However, not all light is equal. Evening exposure to blue light from electronics actually correlates with delayed and/or decreased melatonin production. Which in turn means delayed sleepiness. Conversely, daytime natural sunlight exposure actually appears to help with daytime wakefulness and evening sleep quality.
Eating and Circadian Timing
Current data suggests eating habits affect sleep— everything from meal timing to the types of food we consume has an impact. The relationship between the master clock and peripheral body clocks may shed insight into this phenomenon.
The theory is that the circadian system developed for environmental adaptation. Specifically, they believe humans adapted to a circadian rhythm to acclimate to food availability schedules.
Research shows that many of our circadian clock genes take cues from the digestive system. While the majority of studies relating to this topic involve animals, human research does suggest meal timing impacts our ability to rest. The master clock appears to affect hunger signals and food timing as well.
For example, eating too close to bedtime impairs sleep quality. Spicy and high-fat foods can cause acid reflux or other digestive discomforts, interrupting sleep. The exact mechanisms are not understood yet. However, we do know that digestion triggers clock gene expression in several tissues.
What If My Internal Clock Needs a Reset?
The typical clock runs around the 24-hour solar day-night cycle, but variation is quite normal. Often, daily constraints and circumstances change the way we sleep. People working inconsistent hours or overnight shifts are more prone to circadian disturbances. Blind individuals also experience sleep cycle disorders more often. And don’t forget jet lag! Both traveling across time zones and social pressures can impair our natural rhythms.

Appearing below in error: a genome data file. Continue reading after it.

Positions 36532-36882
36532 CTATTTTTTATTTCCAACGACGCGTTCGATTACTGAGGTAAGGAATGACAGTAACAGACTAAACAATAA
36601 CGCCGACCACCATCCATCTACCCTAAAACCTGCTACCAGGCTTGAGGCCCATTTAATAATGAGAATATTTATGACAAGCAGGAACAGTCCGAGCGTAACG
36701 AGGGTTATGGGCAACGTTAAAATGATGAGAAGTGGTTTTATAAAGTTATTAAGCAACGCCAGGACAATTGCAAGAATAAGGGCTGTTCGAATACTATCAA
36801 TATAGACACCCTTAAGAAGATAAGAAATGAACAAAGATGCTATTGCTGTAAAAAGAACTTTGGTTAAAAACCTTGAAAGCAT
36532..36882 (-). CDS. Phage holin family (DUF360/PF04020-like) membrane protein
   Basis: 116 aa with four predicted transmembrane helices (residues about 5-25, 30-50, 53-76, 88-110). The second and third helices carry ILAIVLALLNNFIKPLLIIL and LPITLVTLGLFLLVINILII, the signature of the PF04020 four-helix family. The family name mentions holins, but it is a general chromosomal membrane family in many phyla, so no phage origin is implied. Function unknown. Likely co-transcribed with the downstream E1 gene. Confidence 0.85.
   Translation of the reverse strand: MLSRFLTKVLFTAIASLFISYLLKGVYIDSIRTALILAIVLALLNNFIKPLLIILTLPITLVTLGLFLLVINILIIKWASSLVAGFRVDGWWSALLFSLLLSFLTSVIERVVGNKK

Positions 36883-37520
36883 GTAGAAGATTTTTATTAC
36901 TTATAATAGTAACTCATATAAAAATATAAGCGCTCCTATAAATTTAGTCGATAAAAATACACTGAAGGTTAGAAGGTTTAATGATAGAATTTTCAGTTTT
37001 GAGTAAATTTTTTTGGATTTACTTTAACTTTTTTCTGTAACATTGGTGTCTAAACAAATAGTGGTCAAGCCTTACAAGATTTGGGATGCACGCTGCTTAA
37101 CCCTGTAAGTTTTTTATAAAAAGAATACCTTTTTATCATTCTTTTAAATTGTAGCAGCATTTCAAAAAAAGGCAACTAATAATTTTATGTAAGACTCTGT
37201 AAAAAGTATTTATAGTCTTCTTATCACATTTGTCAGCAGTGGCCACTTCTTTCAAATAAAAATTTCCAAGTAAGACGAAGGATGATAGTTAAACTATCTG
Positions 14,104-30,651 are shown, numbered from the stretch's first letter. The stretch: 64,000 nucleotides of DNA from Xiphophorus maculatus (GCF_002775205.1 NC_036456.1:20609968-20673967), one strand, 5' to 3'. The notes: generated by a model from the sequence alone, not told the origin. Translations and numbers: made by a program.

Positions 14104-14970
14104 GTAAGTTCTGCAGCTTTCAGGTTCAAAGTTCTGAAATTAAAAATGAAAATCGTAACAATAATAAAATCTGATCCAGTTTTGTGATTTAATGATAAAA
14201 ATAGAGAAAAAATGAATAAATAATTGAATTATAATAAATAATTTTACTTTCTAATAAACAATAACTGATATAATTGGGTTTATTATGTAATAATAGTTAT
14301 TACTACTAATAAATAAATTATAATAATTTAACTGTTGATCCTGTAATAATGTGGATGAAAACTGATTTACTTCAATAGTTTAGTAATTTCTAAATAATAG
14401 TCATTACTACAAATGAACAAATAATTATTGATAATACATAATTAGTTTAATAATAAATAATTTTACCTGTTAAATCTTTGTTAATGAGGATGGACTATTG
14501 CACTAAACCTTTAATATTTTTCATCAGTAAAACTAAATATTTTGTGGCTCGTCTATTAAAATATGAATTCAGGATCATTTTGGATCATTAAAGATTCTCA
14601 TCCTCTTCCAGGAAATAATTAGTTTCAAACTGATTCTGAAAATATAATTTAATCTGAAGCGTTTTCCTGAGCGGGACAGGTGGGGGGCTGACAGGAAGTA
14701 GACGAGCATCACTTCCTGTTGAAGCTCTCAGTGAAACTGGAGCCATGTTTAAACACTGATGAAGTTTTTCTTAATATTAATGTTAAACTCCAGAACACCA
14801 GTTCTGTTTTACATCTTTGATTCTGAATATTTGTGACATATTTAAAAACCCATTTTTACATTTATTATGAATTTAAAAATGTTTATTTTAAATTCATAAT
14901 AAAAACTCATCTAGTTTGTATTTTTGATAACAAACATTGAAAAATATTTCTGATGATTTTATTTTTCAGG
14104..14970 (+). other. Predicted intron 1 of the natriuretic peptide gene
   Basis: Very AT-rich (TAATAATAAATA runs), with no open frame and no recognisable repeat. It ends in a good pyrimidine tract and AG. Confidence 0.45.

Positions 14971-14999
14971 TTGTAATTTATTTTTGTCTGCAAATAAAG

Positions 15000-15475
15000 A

Circadian rhythm disorders can include consistent advanced, delayed or irregular sleep timing. Usually, this will involve several hours deviation from a “normal” or desired schedule. People with uneven biological rhythms may experience undesired difficulties.
As long as you’re getting enough rest and it’s not impacting your life, you shouldn’t have much to worry about. However, significant daytime drowsiness or persistent changes in your sleep cycle might mean it’s time to talk to a health professional.
What You Can do to Optimize Your Circadian Rhythm
If you feel like your biological rhythm is a little off, or you find yourself getting tired too early or too late, there are a couple of easy solutions.
According to Harvard’s Health website, one important change you can make is to set your devices to emit red, or warm light in the evenings. While blue light triggers wakefulness, red light is more neutral. So, for night lights and other evening lighting, opt for warmer tones.